post #7 of 17
Quote:
Originally Posted by SolipsismX View Post

 This could also be used for making an iPad work for multiple people.

I think the iPad mini is Apples solution to multiple user accounts. Everybody gets their own device instead of having to share.

Life is too short to drink bad coffee.

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post #8 of 17
I bet one of the most popular gestures will be to kiss your screen.

[remember Vivid Entertainment]

Let's not go there...
post #9 of 17
Quote:
Originally Posted by mstone View Post

I think the iPad mini is Apples solution to multiple user accounts. Everybody gets their own device instead of having to share.

I bought an LTE mini and an LTE Retina. After trying both out, I returned the Retina and got another Wifi mini instead.

Bought a Verizon data plan that allows me to tether. Use VoIP services to route my phone number to the mini, and make free calls now. I think Apple should kill the iPod line and make a iPad nano instead.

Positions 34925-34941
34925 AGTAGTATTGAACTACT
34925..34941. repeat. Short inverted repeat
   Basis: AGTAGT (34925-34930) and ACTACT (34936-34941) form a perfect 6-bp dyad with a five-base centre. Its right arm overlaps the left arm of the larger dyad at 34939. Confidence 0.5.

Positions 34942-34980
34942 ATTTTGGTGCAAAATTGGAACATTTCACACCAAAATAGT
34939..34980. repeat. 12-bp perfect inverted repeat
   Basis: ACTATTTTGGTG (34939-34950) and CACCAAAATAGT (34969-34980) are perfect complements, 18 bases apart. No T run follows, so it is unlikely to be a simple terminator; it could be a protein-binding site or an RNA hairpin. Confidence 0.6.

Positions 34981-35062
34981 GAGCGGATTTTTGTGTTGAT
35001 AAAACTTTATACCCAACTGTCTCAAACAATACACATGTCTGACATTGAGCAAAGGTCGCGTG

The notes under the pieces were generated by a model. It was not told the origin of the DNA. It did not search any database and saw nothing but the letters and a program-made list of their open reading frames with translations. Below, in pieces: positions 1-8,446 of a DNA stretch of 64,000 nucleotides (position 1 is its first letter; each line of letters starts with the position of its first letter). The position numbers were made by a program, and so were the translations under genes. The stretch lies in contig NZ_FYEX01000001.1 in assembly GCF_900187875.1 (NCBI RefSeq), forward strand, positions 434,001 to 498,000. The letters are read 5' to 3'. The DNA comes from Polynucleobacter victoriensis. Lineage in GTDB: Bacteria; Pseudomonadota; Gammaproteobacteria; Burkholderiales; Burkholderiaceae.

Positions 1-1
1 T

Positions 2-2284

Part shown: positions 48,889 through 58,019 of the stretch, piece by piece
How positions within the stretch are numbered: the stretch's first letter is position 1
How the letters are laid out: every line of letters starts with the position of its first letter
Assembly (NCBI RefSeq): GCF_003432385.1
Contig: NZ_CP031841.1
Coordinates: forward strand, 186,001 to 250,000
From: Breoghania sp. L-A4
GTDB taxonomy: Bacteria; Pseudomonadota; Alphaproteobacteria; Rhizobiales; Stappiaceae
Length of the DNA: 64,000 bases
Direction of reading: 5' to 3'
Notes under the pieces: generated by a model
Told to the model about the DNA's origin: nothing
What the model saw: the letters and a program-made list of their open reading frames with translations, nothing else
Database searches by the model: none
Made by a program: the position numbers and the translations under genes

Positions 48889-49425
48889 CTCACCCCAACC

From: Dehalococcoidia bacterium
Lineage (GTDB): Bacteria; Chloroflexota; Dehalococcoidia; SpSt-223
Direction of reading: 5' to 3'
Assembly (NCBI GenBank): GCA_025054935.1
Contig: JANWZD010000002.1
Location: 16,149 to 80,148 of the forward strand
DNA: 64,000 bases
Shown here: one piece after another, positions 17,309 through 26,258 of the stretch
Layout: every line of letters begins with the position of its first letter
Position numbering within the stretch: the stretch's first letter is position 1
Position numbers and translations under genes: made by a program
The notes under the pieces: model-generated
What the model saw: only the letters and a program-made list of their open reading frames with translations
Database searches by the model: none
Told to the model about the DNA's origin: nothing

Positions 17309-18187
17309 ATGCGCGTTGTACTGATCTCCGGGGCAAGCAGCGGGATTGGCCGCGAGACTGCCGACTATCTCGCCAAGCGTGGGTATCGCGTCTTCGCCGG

post #10 of 17
Quote:
Originally Posted by mstone View Post

I think the iPad mini is Apples solution to multiple user accounts. Everybody gets their own device instead of having to share.

For the hime maybe but for education and certain types of business could have specific users. They technically can now but it requires an app to be written for it and then using iOS 6's Guided Access feature to lock the device to that app.

"The real haunted empire?  It's the New York Times." ~SockRolid

"There is no rule that says the best phones must have the largest screen." ~RoundaboutNow

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"The real haunted empire?  It's the New York Times." ~SockRolid

"There is no rule that says the best phones must have the largest screen." ~RoundaboutNow

Reply
post #11 of 17
I was a little disappointed when Apple didn't put NFC in the iPhone 5.   Since then, I've used Pay with Square, iTunes (in the Apple store) and Paypal Here, using only my mobile # and pin #.  And it made me realize something - NFC isn't really that awesome if you think about it.  The technology is evolving ahead of NFC already.
 
Granted, there are other things NFC can be used for.  
 
TL;DR -- I agree with the others, this seems less about security and more about screen tech.
post #12 of 17
Quote:
Originally Posted by allenbf View Post